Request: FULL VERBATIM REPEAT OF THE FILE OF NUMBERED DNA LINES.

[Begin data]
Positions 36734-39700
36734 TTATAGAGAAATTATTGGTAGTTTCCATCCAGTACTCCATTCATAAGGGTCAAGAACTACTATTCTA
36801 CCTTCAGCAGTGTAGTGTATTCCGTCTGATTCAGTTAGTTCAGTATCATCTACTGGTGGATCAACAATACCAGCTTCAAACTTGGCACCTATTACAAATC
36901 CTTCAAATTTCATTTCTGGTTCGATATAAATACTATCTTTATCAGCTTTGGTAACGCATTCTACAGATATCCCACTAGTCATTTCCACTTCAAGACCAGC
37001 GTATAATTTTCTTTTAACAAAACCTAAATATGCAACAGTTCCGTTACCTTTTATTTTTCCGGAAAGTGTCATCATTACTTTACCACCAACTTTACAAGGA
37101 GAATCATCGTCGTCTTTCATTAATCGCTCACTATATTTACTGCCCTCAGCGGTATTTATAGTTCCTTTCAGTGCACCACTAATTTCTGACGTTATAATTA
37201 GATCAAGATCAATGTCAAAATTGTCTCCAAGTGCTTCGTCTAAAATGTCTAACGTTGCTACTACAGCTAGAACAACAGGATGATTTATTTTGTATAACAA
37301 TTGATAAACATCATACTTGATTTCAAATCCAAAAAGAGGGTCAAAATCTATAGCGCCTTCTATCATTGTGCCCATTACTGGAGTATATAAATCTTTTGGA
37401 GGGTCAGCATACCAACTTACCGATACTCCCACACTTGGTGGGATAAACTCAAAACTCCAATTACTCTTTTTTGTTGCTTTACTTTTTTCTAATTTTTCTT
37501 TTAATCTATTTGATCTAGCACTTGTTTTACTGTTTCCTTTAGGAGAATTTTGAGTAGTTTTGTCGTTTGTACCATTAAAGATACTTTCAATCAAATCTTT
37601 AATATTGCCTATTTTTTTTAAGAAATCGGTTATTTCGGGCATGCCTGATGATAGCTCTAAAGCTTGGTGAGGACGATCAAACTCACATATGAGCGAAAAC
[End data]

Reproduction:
Positions 36734-39700
36734 TTATAGAGAAATTATTGGTAGTTTCCATCCAGTACTCCATTCATAAGGGTCAAGAACTACTATTCTA
36801 CCTTCAGCAGTGTAGTGTATTCCGTCTGATTCAGTTAGTTCAGTATCATCTACTGGTGGATCAACAATACCAGCTTCAAACTTGGCACCTATTACAAATC
36901 CTTCAAATTTCATTTCTGGTTCGATATAAATACTATCTTTATCAGCTTTGGTAACGCATTCTACAGATATCCCACTAGTCATTTCCACTTCAAGACCAGC
37001 GTATAATTTTCTTTTAACAAAACCTAAATATGCAACAGTTCCGTTACCTTTTATTTTTCCGGAAAGTGTCATCATTACTTTACCACCAACTTTACAAGGA
37101 GAATCATCGTCGTCTTTCATTAATCGCTCACTATATTTACTGCCCTCAGCGGTATTTATAGTTCCTTTCAGTGCACCACTAATTTCTGACGTTATAATTA
37201 GATCAAGATCAATGTCAAAATTGTCTCCAAGTGCTTCGTCTAAAATGTCTAACGTTGCTACTACAGCTAGAACAACAGGATGATTTATTTTGTATAACAA
37301 TTGATAAACATCATACTTGATTTCAAATCCAAAAAGAGGGTCAAAATCTATAGCGCCTTCTATCATTGTGCCCATTACTGGAGTATATAAATCTTTTGGA
37401 GGGTCAGCATACCAACTTACCGATACTCCCACACTTGGTGGGATAAACTCAAAACTCCAATTACTCTTTTTTGTTGCTTTACTTTTTTCTAATTTTTCTT
37501 TTAATCTATTTGATCTAGCACTTGTTTTACTGTTTCCTTTAGGAGAATTTTGAGTAGTTTTGTCGTTTGTACCATTAAAGATACTTTCAATCAAATCTTT
37601 AATATTGCCTATTTTTTTTAAGAAATCGGTTATTTCGGGCATGCCTGATGATAGCTCTAAAGCTTGGTGAGGACGATCAAACTCACATATGAGCGAAAAC